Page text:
November 25, 2010
If you were sensitive about your looks in the past as you returned to your folks' home for Thanksgiving and presented yourself before the groaning board, your imagination will run positively amok this year as you present yourself to the full- body scanner at the airport. My God, what do I look like to these Transportation Safety Administration officers checking the X-rays in their secluded room? Are they having a good laugh, refining their jokes about Mr. Flab or Big Sister, Piano Legs or Plucked Turkey? Will they mistake love-handles for plastic explosives? Will they send me over to the Pat-down Department? If so, couldn't the Patter be cute?
The screen-machines may inflict mild trauma on some, and they'll bring their stress home for the holidays: Are my sags and bulges providing a pinch of levity to the living-room conversation while I'm in the kitchen helping mom with the cooking? Is old Uncle Lear out there secretly longing to do a pat-down?
Oh, and think about the return trip, after you've stuffed yourself with stuffing and had a weekend's worth of leftovers, those delectable baby onions in heavy cream, those big turkey sandwiches with gobs of mayonnaise, that butter-laden pecan pie. Won't the scanning crew have a ball with your body then?
The anxiety doesn't stop with scanners. On National Public Radio's Morning Edition on Tuesday, a TSA official took questions on carry-on items. Are pumpkin pies allowed? Yes. What about my traditional cranberry sauce? No. Explosives must perform better in gelatin than in custard.
Terrorism really works. We're all half-crazy now.
Those $100,000 scanners and the prodding prison pat-downs are just the latest reaction-response to the endlessly innovative mind of the terrorist. First the pocket knives, then the liquids, then the shoes: You try it, we'll head it off. The latest obsession is what could be under the underwear, and as we saw last month, it never really ends; now it's wired-up toner cartridges. Maybe for the holidays they'll bury a bomb in a fruitcake — not even an X-ray could pierce those dense bricks.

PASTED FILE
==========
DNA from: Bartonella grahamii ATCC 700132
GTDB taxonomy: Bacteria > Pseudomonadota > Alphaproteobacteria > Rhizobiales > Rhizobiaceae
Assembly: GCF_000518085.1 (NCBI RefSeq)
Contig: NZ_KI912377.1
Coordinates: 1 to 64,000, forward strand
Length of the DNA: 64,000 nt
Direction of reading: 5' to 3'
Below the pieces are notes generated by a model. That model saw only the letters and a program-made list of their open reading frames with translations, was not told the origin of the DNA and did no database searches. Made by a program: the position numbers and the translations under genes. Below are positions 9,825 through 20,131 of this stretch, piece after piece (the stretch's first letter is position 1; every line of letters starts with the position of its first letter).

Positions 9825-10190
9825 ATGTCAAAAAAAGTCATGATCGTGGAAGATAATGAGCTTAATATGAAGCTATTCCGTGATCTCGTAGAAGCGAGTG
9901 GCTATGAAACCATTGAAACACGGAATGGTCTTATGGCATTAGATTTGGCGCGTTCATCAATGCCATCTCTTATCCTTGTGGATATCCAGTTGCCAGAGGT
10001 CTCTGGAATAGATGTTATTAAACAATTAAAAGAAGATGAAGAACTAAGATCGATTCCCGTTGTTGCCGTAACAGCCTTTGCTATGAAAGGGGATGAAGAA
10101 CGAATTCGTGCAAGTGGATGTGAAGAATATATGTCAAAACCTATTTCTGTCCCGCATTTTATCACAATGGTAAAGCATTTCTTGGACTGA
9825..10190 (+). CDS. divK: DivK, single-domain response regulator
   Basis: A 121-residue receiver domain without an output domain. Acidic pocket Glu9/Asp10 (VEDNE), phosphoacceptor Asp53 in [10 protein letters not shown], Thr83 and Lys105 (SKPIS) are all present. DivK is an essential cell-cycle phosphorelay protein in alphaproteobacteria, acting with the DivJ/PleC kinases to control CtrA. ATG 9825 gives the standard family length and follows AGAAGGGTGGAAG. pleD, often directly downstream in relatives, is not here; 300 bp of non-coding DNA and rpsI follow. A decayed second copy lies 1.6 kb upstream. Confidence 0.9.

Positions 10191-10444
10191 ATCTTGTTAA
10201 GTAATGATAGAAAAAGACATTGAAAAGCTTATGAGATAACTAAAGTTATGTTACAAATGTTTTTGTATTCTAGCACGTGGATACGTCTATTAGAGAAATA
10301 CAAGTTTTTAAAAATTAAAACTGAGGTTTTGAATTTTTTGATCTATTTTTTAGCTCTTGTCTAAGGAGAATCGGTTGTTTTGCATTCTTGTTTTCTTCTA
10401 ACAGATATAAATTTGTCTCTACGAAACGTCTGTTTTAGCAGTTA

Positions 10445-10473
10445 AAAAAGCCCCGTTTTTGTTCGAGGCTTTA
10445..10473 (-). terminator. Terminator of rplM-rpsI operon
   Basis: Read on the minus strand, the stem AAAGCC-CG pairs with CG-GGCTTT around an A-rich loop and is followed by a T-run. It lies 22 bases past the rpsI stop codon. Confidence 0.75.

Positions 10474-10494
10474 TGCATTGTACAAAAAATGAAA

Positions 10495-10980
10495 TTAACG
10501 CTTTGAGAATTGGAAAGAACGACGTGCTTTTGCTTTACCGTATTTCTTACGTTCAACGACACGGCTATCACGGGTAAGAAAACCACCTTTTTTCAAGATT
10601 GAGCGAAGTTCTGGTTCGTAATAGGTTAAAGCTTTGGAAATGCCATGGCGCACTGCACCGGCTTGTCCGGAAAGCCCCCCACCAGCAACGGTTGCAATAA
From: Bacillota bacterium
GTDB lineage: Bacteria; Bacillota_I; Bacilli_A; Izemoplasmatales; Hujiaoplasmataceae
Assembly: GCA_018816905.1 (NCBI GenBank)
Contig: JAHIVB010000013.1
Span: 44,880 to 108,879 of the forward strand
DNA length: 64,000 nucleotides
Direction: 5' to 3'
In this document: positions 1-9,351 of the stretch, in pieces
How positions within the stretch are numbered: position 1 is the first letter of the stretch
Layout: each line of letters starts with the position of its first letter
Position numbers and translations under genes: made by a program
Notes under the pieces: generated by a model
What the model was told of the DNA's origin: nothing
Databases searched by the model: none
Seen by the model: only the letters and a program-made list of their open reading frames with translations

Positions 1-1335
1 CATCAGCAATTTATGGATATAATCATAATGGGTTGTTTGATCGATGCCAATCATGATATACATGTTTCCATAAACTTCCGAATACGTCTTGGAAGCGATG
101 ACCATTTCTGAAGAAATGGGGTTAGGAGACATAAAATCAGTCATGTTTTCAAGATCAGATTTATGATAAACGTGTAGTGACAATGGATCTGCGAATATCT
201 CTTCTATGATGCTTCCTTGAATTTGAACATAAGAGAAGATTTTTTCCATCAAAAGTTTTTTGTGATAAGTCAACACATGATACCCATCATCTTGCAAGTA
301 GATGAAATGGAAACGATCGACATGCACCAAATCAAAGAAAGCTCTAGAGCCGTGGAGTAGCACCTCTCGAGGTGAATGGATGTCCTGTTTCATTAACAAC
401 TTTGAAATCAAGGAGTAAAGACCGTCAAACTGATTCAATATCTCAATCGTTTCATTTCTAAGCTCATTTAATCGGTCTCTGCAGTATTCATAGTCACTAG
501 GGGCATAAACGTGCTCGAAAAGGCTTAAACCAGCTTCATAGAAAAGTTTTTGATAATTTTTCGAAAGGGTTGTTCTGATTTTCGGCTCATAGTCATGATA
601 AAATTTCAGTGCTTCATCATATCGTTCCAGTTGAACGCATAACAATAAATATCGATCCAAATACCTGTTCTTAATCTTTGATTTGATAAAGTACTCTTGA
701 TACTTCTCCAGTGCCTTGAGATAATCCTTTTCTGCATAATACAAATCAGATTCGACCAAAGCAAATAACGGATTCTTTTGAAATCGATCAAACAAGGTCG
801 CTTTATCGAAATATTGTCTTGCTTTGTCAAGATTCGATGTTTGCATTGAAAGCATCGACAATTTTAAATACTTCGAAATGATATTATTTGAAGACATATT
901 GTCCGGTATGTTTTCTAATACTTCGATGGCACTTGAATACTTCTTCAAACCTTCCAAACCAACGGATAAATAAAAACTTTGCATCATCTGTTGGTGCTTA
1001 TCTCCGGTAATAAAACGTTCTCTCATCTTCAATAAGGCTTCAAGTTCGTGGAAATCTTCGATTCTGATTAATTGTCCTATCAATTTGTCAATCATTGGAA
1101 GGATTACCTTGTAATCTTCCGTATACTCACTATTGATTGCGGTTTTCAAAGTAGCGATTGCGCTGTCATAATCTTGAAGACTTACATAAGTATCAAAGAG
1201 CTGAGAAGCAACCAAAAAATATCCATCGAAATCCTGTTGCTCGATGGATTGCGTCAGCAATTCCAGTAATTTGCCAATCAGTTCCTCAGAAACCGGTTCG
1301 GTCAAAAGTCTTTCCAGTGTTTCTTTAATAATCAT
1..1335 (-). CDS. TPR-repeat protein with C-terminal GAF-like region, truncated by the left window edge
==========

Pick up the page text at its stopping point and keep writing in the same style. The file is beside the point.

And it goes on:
All this is enough to make you say to hell with it: Air travel is so revoltingly demeaning now that I won't put myself through it anymore. If I can't get there by car or train, I won't go anywhere; I'll spend the holidays with my neighbors and have a nice Skype visit with the family far away.
That may not be such a bad thing. Our culture, infuriated by flying, may return to the life of the pre-airline era, when holidays brought together people down the street or in the next apartment for feast and fun, a time for relaxation, not agitation. No terror, or terror of terror, just peace and friendship, so different from the anonymity and intrusiveness of the airport.
For the holidays, there may be no place like your own home.